The Bank of England risks pushing the UK into a recession if it holds interest rates where they are now, its own forecasts have shown.
If the Bank’s base rate stays at 5.25%, then gross domestic product (GDP) will fall by 0.2% in the first quarter of this year, and 0.4% in the second quarter.
That would be a recession, defined as two consecutive quarters of contraction in the economy.
If the Bank instead starts cutting rates at the speed that markets had expected before the results of this week’s Monetary Policy Committee (MPC) meeting were published, GDP will remain unchanged in the first quarter and grow slightly between April and June.
Economists said that it raises questions about when the Bank will start cutting rates. If it does so too late it could lead to claims from politicians and economists that the Bank is hurting the economy.
After the Bank’s report was released on Thursday, it appeared that markets thought it was now less likely that interest rates will be cut in May, but still possible.
“The Bank’s forecast for inflation – largely above the 2% target for much of the forecast horizon – pushes back against those expectations for an early rate cut,” said Chris Turner and Benjamin Schroeder at Dutch bank ING.
“In effect, the Bank is making clear it needs more time and more evidence that the disinflation trend is a true one before it is prepared to firmly step into dovish territory.”
Two members of the Bank’s MPC still voted this week to raise rates, which surprised some analysts.
Meanwhile, Governor Andrew Bailey said that he will need to “see more evidence” that inflation is going to fall to and stay at 2% “before we can lower interest rates”.
“We need to see more evidence that inflation is set to fall all the way to the 2% target, and stay there before we can lower interest rates,” he said.
Martin Beck, chief economic advisor to the EY ITEM Club, said: “The MPC was circumspect on the prospect of rate cuts.
“While today’s statement made a new commitment to ‘keep under review…how long Bank Rate should be maintained at its current level’, it retained previous language that policy will have to stay ‘sufficiently restrictive for sufficiently long’.”
Yet, on the other side, there are indications that cuts will come. For the first time since the early days of the pandemic four years ago, one of the MPC’s members voted to actually cut rates.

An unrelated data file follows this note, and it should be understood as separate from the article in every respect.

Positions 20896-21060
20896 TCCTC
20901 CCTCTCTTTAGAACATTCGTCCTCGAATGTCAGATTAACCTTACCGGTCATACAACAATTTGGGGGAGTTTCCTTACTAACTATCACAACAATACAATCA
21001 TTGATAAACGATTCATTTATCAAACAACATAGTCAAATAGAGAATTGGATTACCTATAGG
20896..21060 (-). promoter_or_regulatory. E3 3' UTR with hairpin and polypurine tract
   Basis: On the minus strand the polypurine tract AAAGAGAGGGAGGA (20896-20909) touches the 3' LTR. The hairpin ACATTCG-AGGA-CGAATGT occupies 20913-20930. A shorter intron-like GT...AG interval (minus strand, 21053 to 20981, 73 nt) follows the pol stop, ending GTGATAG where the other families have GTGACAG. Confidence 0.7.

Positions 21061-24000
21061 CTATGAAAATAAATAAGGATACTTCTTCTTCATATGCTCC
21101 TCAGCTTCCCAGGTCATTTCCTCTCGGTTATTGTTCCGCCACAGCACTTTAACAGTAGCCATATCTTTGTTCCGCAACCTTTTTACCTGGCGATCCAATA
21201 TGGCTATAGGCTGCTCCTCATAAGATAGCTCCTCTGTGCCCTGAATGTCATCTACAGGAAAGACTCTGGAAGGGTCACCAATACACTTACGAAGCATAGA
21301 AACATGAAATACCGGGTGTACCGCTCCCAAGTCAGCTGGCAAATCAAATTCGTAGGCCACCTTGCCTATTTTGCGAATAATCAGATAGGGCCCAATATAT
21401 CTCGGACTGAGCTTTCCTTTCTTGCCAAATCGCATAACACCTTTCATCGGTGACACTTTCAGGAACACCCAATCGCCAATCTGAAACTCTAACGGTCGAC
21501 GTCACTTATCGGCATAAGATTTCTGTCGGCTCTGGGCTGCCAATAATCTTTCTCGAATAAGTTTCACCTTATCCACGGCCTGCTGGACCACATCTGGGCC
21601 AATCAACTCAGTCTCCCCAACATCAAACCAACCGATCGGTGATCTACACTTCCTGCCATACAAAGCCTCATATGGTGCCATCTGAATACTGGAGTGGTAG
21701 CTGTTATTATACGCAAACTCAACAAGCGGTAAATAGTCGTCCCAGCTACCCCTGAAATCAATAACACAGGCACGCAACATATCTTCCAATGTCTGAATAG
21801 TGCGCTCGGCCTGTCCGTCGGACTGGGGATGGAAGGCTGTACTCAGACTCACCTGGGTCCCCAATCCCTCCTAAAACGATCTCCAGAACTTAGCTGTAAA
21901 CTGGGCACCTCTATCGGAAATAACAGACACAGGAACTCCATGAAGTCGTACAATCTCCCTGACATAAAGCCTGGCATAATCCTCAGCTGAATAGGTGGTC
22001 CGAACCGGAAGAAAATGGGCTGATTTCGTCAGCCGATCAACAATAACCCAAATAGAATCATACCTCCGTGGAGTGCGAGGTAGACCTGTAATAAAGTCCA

Meanwhile, if rates stay at their current levels it will start to push inflation a fair bit lower than the Bank’s 2% target by the end of 2025 and push the economy into a recession.
It is clear therefore, that cuts will need to come at some point to avoid both of these problems, especially as it takes many months for the full impact of rate changes to start having its desired effect.
Yet these cuts are unlikely to be massive. The market is pricing in a cut of around one percentage point – to 4.25% – by the end of this year, the ING experts said.
The Bank said that if rates are cut at the pace that markets expected before Thursday’s announcement, consumer prices index (CPI) inflation will fall to 2.0% by the second quarter of this year.
That would be a year and a half earlier than the Bank expected in November.
But there is a sting in the tail of that forecast. After inflation falls to 2.0% it is expected to rise again, and not come back down until the end of 2026, a whole year later than previously thought.
And Governor Bailey said on Thursday that he is more focused on that later date than the short-term positive news.
“We do expect it to come near to target this spring. And that is, of course, very good news,” he said.
“But we don’t expect that to be the sustained level, it’s going to rise again somewhat thereafter.
“And it’s really that ‘thereafter period’ that we are most focused on when setting policy. We have to look through the short-run impact that energy prices in particular are having.”